The company Eilersen, which supplies measuring equipment to, among others, the COVID 19 vaccine manufacturers, is busy. Therefore, they want to automate a bottleneck in production, but how do you crack the automation code? A MADE Demonstration project together with the Danish Technological Institute (DTI) was the starting point.
When the pharma manufacturers Pfizer, BioNTech and Moderna produce their COVID vaccines, it is with Danish weighing technology in a central leading role. The technology has been developed by the Danish company Eilersen Electric A/S, which has now become so busy that it wants to automate a bottleneck process in the production.
- We knew very well that it would be an advantage to automate this process, but we have been a little in doubt about how it should be possible and whether it could be done, says Frederik Juul Eilersen, who is CEO at Eilersen.
Manual process provides increased delivery time
For those who do not exactly have digital load cells and capacitive measurement as part of the vocabulary, it can be said in short that Eilersen produces weighing systems that can measure a force or a weight very accurately and reliably. It can be anything from ingredients in a vaccine to packages on a tape.
Eilersen's customers are from more than 90 different countries and they work with with anything from logistics to offshore, food and pharma - and the company differs from most of its competitors by providing digital load cells with a patented, capacitive technology.
A specific type of Eilersen's load cells must undergo a corner calibration before the load cell can be sent out of the factory. The process today is very manual and takes place by an employee tensioning a plate on the load cell and then moving a weight around the plate to see how the load cell measures.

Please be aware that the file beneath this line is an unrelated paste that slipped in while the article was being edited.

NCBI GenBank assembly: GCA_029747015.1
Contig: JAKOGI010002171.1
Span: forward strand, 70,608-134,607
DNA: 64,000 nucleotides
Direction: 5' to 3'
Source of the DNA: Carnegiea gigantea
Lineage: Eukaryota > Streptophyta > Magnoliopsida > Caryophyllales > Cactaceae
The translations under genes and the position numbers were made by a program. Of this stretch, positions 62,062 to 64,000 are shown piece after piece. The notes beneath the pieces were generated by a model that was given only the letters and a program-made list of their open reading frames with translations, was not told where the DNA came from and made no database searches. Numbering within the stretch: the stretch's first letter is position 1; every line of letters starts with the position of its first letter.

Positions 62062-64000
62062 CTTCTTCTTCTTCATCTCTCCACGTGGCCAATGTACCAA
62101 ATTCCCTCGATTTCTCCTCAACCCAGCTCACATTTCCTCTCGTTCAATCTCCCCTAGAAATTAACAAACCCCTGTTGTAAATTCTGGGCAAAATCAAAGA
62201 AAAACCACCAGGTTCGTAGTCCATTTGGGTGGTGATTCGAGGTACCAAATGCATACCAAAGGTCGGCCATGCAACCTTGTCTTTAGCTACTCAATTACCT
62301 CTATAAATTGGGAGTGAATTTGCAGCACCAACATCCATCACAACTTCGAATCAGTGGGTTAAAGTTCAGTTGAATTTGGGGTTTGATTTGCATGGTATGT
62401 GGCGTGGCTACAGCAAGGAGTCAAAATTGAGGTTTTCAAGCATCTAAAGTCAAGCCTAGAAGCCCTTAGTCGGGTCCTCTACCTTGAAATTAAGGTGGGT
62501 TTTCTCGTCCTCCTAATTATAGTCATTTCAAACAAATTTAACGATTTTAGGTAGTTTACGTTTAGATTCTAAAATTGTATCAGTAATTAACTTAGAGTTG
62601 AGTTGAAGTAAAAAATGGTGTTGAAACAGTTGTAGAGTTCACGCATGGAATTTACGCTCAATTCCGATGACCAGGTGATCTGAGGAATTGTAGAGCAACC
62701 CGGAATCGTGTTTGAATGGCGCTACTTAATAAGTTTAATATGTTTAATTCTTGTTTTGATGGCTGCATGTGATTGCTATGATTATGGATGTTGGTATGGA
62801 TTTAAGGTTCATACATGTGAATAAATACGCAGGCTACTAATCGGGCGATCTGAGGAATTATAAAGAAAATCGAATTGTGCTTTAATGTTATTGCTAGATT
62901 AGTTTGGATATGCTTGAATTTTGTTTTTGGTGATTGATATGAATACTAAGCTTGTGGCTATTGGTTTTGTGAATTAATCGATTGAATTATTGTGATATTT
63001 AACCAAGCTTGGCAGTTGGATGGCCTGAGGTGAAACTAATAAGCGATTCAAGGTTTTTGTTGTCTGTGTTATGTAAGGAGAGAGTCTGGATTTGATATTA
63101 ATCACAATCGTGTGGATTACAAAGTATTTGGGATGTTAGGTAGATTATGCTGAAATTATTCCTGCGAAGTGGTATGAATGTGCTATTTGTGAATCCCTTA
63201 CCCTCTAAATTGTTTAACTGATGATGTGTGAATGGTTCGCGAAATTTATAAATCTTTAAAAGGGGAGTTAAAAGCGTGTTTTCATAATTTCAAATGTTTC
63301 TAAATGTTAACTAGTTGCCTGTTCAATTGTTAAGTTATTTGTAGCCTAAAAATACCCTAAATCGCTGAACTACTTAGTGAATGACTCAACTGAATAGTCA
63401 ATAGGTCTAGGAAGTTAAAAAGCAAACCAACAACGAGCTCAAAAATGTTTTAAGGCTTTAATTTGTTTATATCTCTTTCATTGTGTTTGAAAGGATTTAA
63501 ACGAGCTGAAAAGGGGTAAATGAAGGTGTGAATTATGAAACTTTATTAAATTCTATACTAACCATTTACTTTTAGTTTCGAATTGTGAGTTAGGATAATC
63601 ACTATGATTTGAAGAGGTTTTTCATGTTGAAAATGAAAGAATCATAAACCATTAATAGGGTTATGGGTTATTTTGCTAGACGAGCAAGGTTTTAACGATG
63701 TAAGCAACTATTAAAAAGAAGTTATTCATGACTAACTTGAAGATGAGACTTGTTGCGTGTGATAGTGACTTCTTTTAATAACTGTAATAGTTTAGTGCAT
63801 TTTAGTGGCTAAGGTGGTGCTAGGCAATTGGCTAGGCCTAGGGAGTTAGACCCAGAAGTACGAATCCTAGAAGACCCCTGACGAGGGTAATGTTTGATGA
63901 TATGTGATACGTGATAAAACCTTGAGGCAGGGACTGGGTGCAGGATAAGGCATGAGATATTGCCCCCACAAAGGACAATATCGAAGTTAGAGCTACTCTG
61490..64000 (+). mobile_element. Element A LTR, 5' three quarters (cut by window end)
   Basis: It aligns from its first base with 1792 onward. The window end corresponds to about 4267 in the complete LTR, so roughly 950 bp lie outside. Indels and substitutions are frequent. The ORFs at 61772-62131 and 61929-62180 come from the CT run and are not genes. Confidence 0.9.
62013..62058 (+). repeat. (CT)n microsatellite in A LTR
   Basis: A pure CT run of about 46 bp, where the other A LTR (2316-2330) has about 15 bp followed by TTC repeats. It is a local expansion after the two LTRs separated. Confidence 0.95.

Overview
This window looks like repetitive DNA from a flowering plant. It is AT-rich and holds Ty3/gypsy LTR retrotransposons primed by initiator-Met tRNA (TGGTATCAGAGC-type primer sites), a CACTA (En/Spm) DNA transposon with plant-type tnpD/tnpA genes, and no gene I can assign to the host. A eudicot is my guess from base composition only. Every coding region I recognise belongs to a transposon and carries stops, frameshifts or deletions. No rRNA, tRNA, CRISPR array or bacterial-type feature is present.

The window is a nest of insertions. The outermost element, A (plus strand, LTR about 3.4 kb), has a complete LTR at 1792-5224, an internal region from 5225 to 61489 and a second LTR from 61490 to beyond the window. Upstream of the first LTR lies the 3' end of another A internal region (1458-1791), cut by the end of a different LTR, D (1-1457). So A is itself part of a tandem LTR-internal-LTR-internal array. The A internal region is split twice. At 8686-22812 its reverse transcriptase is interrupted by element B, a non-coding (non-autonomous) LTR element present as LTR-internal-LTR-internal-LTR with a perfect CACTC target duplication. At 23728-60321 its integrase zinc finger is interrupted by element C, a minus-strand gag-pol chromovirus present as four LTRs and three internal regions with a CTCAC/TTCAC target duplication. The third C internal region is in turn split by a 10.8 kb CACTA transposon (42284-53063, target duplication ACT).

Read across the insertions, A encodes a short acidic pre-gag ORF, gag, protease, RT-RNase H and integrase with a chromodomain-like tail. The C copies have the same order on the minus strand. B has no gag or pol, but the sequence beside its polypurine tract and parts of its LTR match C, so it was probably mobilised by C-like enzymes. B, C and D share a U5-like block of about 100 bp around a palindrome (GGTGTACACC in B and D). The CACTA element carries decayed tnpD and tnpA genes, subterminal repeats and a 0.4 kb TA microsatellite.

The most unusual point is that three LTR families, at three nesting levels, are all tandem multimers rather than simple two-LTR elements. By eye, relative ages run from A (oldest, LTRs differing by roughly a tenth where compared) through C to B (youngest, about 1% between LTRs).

Then the load cell must be ground until you get the same measurements around the entire plate.
- It is a monotonous work process where you have to move the weight around with your arm, which is hard for the shoulder. In addition, it is a bottleneck that increases our delivery time, says Frederik Juul Eilersen, who with an automated solution sees the possibility of an improved working environment, increased productivity, and increased production capacity.
Robot testing was the starting signal
In a MADE Demonstration project, DTI investigated how the manual process can be automated with a robot arm - and the results were positive.
- DTI's experiments have shown that this could well be done. We have therefore purchased a robot for it, and we are now starting to install it together with an external automation company, says Frederik Juul Eilersen and concludes:
- The best thing about this is that we got some 'know-how' to get started testing it. Otherwise, we would not have gotten started with it, I think. It has been the starting point to tackle the problem and find a solution.
A good advice
As a small company with 30 employees, it can be a big step to embark on an automation project, but according to Frederik Juul Eilersen, it is important to get started.
- Throw yourself into it and get it tested. At first maybe just with a simplistic model to get some experience. Do not start with the Rolls Royce model. It is better to start with a simpler solution and then gain some experience with it, he says.
Move forward or get started with collaborative robots
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